But the scope of its work has ballooned. Parts of its empire are corrupt and incompetent. The world has moved on since the UN was founded 60 years ago, and thousands of non-governmental organisations (NGOs) are achieving the same humanitarian aims more cost-effectively. As one NGO director puts it, "Small, lean NGOs working in the third world could do so much more with the money the UN wastes on self-indulgent conferences in five-star hotels in expensive first world cities. And if the UN's new role is to co-ordinate disaster relief, then God help us all."
Consider the UN Food and Agriculture Organisation in Rome, costing $800m (£440m) a year. One American employee gets a $70,000 salary, and, in line with standard UN practice, two-thirds of the cost of his three children's education paid until they are 23. He shops in a subsidised store, buys cheap petrol at a UN pump, eats in a subsidised cafeteria, and UN staff find him accommodation and pay his bills. Every other year he and his family are flown home, first class. His job? To make sure the atrium looks nice. His colleague, Vladimir, says "the atrium guy" is symptomatic of the UN. "I was so idealistic when I arrived. Then I organised my first conference, and the world leaders were more interested in what was for dinner and the location of the best whorehouse than how to feed the world."
Vladimir can think of not a single useful thing his agency has done in the three years he has worked there. "People are promoted according to years of service and which region they come from. Many run private businesses from their UN desk. The guy next to me has a villa rental firm."
An NGO director who worked with the UN Development Programme (UNDP) observed the same attitudes. "They took long lunches, and worked nine to five. There was no sense they were there to overcome poverty. Frankly, a number of NGOs could do the job much better for a fraction of the cost. God knows what some of these agencies do."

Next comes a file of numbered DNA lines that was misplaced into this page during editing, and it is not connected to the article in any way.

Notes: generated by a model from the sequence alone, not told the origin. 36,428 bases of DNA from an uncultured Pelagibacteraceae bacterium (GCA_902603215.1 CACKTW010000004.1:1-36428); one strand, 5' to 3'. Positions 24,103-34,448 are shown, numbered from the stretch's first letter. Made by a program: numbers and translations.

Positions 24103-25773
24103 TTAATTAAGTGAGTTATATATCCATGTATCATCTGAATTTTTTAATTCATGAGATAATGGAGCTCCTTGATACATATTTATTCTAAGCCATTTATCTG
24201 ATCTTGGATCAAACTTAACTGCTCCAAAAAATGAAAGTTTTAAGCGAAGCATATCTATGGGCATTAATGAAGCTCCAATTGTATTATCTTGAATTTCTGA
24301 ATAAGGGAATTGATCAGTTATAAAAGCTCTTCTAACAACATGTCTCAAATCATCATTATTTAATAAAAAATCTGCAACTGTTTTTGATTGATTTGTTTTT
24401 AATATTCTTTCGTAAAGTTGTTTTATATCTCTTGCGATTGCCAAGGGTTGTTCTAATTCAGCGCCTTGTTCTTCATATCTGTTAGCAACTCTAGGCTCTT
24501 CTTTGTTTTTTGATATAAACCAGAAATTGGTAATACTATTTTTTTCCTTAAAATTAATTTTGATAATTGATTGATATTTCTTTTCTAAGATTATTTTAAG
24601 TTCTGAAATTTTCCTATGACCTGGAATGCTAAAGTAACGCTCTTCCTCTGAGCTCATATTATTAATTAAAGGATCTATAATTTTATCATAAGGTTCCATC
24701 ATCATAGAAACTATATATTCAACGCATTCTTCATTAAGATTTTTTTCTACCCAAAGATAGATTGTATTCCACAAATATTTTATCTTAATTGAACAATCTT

What, for instance, does the UN's Economic Commission for Europe achieve, and why must it employ 219 people in Geneva, costing $50m a year? Or the High Level Committee on Management? Or the Inter- national Institute on Aging in Malta?
There are brave, dedicated heroes at the UN, and its goals are essentially noble, but their efforts are frustrated by the time-servers. The UN, all in, costs about $10bn. The point is how much better that sum could be used by those NGOs who make their funds go further, are accountable to donors and who listen to local people.
The true impact, rather than the intentions, of UN missions is often ignored. Their arrival distorts local economies. English-speaking teachers and doctors leave schools and hospitals to drive cars for the UN; housing and food prices rocket; and smuggling (people, drugs, food, cigarettes, elephant tusks) flourishes. Sources for whom I can vouch tell ghastly stories. An Indian aid worker in Bosnia despairs of the UN's inability to manage its people. Of the war period, she said: "We wondered why little girls had scars on their cheeks. They were made to kneel at barbed wire fences and service men through the wire at the UN compound. The same was happening last year in the Democratic Republic of Congo."